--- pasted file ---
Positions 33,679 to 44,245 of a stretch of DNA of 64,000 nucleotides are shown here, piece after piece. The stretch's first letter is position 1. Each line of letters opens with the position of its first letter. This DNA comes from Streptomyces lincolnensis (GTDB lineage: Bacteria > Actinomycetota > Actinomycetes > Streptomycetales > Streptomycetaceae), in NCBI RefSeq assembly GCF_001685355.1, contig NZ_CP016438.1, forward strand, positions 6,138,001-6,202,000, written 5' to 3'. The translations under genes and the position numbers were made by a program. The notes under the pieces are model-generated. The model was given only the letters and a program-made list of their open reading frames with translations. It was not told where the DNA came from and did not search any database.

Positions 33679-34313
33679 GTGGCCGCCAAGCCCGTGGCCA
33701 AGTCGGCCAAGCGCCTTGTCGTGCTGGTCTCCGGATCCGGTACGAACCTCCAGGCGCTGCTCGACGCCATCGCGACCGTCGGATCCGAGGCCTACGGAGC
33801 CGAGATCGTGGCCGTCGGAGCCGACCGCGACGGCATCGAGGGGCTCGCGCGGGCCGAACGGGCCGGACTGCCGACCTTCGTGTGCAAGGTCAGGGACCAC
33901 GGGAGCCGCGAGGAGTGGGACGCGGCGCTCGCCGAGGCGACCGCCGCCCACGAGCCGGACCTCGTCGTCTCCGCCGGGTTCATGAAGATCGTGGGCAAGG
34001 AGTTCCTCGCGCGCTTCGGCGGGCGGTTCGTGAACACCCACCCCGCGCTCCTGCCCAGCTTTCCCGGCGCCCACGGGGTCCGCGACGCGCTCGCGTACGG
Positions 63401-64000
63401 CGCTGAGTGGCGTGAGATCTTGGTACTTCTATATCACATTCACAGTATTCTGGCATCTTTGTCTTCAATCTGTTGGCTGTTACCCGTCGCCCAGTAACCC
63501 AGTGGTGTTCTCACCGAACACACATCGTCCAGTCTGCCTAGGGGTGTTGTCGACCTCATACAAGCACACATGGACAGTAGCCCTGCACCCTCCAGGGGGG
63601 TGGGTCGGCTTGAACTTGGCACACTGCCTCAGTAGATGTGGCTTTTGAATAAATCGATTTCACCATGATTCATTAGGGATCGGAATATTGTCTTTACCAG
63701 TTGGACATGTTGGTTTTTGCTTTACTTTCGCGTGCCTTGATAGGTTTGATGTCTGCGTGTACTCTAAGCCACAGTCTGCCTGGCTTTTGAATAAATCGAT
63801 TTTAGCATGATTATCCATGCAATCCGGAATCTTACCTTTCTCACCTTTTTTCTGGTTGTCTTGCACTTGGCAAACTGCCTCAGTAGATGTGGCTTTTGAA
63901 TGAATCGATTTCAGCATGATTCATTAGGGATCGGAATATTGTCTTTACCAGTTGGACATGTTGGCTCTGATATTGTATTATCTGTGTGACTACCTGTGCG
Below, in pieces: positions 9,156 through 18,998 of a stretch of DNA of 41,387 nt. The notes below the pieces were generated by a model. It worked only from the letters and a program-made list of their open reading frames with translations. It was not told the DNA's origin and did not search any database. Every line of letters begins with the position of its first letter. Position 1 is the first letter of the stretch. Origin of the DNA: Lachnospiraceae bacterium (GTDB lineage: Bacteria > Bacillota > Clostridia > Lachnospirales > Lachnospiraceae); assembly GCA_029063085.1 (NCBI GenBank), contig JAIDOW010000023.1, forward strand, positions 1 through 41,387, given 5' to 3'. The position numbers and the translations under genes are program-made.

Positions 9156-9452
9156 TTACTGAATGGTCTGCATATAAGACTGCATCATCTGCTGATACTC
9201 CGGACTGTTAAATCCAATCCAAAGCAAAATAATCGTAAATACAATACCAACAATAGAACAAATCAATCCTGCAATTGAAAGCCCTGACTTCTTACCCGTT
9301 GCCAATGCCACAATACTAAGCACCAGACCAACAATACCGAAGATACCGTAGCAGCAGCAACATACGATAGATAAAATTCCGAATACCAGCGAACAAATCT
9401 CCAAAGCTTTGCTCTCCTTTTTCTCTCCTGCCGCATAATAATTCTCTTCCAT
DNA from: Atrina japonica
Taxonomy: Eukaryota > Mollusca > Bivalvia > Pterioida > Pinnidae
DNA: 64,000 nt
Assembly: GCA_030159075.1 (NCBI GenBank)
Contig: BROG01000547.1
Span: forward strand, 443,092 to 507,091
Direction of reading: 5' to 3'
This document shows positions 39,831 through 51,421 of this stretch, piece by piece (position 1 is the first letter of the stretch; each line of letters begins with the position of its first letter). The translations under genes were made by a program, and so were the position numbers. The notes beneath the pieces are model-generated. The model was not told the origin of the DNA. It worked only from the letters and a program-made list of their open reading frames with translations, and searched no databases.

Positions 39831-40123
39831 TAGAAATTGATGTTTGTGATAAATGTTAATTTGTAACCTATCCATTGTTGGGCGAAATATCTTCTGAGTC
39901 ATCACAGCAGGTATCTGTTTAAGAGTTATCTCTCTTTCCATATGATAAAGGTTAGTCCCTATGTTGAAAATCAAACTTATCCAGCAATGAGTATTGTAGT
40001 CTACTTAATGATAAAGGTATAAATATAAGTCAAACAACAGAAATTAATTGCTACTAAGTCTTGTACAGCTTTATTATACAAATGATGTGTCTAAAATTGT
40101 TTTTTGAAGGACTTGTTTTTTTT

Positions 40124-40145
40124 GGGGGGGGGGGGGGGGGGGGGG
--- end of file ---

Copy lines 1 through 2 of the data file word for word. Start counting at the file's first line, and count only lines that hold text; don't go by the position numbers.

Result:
Positions 33,679 to 44,245 of a stretch of DNA of 64,000 nucleotides are shown here, piece after piece. The stretch's first letter is position 1. Each line of letters opens with the position of its first letter. This DNA comes from Streptomyces lincolnensis (GTDB lineage: Bacteria > Actinomycetota > Actinomycetes > Streptomycetales > Streptomycetaceae), in NCBI RefSeq assembly GCF_001685355.1, contig NZ_CP016438.1, forward strand, positions 6,138,001-6,202,000, written 5' to 3'. The translations under genes and the position numbers were made by a program. The notes under the pieces are model-generated. The model was given only the letters and a program-made list of their open reading frames with translations. It was not told where the DNA came from and did not search any database.

Positions 33679-34313